In the past few years, custom framers may have seen an increase in needlepoint framing. This upward trend in needlepoint framing projects, is partly in thanks to the attention it has received from celebrities and the fashion industry. This recent rise in popularity of needlepoint is no surprise to fabric-art enthusiasts who have long admired it for the fine detail in its design, texture, and color. Yet, many of these enthusiasts do not realize the best way to protect and to bring out the fine details of these pieces is to glaze the projects with either Museum Glass® or Optium Museum Acrylic®.
Why glaze your needlepoint framing?
One question custom framers are likely to hear about needlepoint is whether or not the artwork needs glazing. For many years, customers were under the impression that needlepoint projects did not need glazing. This assumption stems, at least partially, from the requirements of needlepoint competitions, where judges would make an extremely close inspection of every piece, and from the desire of customers to enjoy the fine detail and texture. Even though this view has been handed down from past generations, it no longer applies given the types of glazing products available, like Museum Glass and Optium Museum Acrylic, which provide 99% UV protection, among other benefits.
Top reasons to glaze your needlepoint
I always suggest that framing packages for needlepoint include glazing for several reasons. Below you will find the top three:
- UV light can be damaging to needlepoint: One of the most amazing aspects of needlepoint art is its vibrant colors, which can fade without protection. Some fabrics, like silk, are particularly sensitive to light. Even reflected light that doesn’t come from direct exposure through a window is damaging, which means that UV protection is needed in most parts of a house.
- Dirt and soiling have an inevitable impact on exposed art: In addition to providing UV protection, the right glazing provides a barrier to dust, other air pollutants such as residue from furnaces or fireplaces, curious fingers, and unforeseen accidents. If artwork is not glazed, it is at risk. It is much harder to clean needlepoint than it is to keep it clean behind a protective barrier.
- Insects can destroy needlepoint: Tiny insects are very attracted to silk and wool, in particular, and have been known to burrow into the fibers and cause damage. Because the effects are often undetected before it’s too late, the best protection is prevention with the right type of glazing.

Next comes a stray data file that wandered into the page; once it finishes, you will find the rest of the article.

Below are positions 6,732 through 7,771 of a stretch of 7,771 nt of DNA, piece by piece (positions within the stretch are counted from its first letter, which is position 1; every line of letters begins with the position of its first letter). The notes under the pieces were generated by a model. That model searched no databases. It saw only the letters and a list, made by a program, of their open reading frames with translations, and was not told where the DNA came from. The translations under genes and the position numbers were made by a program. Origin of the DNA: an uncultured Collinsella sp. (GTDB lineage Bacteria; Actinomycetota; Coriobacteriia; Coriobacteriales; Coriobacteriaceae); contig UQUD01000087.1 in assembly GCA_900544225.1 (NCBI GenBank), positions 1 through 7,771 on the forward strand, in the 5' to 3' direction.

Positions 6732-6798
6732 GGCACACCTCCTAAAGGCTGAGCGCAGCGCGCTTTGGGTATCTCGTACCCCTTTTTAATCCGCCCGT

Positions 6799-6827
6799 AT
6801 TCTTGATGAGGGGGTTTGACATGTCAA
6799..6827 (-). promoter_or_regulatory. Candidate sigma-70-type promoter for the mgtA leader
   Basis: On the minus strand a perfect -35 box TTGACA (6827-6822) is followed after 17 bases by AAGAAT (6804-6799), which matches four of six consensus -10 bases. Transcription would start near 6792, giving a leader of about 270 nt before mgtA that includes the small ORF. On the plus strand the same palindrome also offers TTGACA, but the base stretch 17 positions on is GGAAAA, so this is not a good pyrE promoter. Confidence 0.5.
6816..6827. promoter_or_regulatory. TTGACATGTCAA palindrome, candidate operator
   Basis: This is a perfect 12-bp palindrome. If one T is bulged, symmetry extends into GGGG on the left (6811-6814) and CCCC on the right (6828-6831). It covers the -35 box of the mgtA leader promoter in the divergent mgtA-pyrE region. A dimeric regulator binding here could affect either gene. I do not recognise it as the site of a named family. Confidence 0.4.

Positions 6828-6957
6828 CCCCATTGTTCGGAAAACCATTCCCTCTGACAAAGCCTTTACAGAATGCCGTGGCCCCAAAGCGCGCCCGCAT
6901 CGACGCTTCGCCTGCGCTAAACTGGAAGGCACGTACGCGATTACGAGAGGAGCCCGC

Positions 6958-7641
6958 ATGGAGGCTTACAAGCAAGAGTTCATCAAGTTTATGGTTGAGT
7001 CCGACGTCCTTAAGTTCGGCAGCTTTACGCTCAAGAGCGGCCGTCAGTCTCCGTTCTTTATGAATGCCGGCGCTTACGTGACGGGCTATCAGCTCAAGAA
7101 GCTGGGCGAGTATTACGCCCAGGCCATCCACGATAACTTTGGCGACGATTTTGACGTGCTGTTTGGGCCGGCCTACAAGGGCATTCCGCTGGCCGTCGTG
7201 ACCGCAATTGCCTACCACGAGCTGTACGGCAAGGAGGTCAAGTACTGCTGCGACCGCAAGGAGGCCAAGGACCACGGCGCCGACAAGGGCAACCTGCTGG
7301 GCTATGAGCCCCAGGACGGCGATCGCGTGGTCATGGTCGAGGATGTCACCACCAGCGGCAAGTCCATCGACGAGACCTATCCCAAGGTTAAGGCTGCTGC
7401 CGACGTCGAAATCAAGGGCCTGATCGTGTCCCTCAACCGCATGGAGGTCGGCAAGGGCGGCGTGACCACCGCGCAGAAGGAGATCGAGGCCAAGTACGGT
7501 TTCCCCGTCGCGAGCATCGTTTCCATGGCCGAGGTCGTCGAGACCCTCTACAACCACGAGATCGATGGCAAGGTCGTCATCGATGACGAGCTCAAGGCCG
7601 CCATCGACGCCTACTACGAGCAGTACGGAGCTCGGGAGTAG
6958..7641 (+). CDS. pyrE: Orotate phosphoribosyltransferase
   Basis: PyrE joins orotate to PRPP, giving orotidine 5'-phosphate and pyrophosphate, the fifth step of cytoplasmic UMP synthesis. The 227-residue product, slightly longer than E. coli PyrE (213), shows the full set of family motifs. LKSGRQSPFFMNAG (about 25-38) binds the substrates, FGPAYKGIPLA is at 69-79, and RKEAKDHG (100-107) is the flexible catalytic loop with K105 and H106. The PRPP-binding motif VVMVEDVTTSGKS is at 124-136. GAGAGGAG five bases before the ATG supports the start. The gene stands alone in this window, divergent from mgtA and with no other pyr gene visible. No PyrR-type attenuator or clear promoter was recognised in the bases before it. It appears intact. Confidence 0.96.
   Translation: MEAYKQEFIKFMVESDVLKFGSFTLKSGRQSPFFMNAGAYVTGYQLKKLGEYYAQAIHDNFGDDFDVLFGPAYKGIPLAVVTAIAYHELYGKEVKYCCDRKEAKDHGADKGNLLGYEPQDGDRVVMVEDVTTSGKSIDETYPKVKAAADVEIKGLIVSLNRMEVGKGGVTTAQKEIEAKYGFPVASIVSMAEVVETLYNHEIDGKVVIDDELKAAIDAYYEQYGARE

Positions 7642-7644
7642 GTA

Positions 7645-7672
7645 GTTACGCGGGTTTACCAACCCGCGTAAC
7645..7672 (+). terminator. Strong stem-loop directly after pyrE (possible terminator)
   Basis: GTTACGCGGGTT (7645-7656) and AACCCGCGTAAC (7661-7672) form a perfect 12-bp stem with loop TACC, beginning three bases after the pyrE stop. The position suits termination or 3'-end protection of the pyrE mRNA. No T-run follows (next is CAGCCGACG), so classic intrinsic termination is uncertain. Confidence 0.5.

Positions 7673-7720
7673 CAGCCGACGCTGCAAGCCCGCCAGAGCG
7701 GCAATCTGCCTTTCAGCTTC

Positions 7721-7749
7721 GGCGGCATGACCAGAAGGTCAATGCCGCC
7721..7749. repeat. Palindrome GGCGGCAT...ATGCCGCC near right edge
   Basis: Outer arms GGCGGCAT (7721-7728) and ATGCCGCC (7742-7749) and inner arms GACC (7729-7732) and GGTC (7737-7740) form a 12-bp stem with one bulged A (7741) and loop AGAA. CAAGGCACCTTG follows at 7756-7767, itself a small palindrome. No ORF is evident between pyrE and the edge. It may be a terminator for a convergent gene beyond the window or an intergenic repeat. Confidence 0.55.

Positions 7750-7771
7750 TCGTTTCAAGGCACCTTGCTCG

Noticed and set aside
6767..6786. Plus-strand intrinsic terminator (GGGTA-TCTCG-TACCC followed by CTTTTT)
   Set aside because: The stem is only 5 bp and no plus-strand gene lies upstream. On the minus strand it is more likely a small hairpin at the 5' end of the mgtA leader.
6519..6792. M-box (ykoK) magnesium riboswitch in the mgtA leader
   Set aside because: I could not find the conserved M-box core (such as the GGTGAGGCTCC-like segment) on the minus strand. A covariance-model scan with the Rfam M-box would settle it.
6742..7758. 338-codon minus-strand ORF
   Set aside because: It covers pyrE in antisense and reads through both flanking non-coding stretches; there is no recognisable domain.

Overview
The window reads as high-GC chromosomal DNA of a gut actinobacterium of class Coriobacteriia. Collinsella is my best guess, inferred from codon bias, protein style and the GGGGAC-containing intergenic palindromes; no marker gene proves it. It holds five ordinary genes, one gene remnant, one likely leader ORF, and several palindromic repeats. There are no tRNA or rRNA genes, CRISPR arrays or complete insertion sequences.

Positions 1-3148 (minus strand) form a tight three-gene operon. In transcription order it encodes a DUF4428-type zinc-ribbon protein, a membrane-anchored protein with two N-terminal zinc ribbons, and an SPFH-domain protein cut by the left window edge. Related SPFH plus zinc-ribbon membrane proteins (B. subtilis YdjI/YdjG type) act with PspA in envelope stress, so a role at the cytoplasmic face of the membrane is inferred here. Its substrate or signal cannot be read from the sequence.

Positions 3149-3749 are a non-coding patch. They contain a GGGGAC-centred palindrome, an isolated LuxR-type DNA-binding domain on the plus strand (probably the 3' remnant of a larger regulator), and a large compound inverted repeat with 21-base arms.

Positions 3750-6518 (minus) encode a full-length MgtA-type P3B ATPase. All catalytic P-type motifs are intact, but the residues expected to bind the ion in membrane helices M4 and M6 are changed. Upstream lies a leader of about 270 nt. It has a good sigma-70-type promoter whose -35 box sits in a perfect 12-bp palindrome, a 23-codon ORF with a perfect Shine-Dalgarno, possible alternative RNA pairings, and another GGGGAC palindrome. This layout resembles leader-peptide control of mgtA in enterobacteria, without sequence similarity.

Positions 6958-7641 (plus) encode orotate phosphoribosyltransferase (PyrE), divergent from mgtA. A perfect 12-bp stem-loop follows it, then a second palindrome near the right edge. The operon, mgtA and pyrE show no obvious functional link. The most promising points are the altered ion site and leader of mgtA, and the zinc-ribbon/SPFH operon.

What glazing to use?
I recommend Museum Glass® and Optium Museum Acrylic® not only for their UV protection but also for their amazing clarity. One of the distinctive qualities of needlepoint is the high level of fine detail, along with its texture and color contrast. Anti-reflective glazing is essential for full enjoyment of needlepoint artwork.
Like any other type of artwork, it is not recommended to place the glazing directly on the art. Mats, spacers, and even shadowbox constructions for work with embellishments are an important part of our framing package design to keep distance between the glazing and the art.
Although glazing protects the artwork and Museum Glass and Optium Museum Acrylic offer superior clarity, it still is true that for needlepoint competitions the projects entered should not have glazing. In these cases, it is best to include glazing as part of the framing package, but then add it to the piece after the competition is complete.
Given the investment in time and money that creating needlepoint requires, it makes sense to protect it for long-term enjoyment and preservation by adding the right glazing to the framing package.
Share this Article:
This article is intended for educational purposes only and does not replace independent professional judgment. Statements of fact and opinions expressed are those of the author(s) individually and, unless expressly stated to the contrary, are not the opinion or position of Tru Vue or its employees. Tru Vue does not endorse or approve, and assumes no responsibility for, the content, accuracy or completeness of the information presented.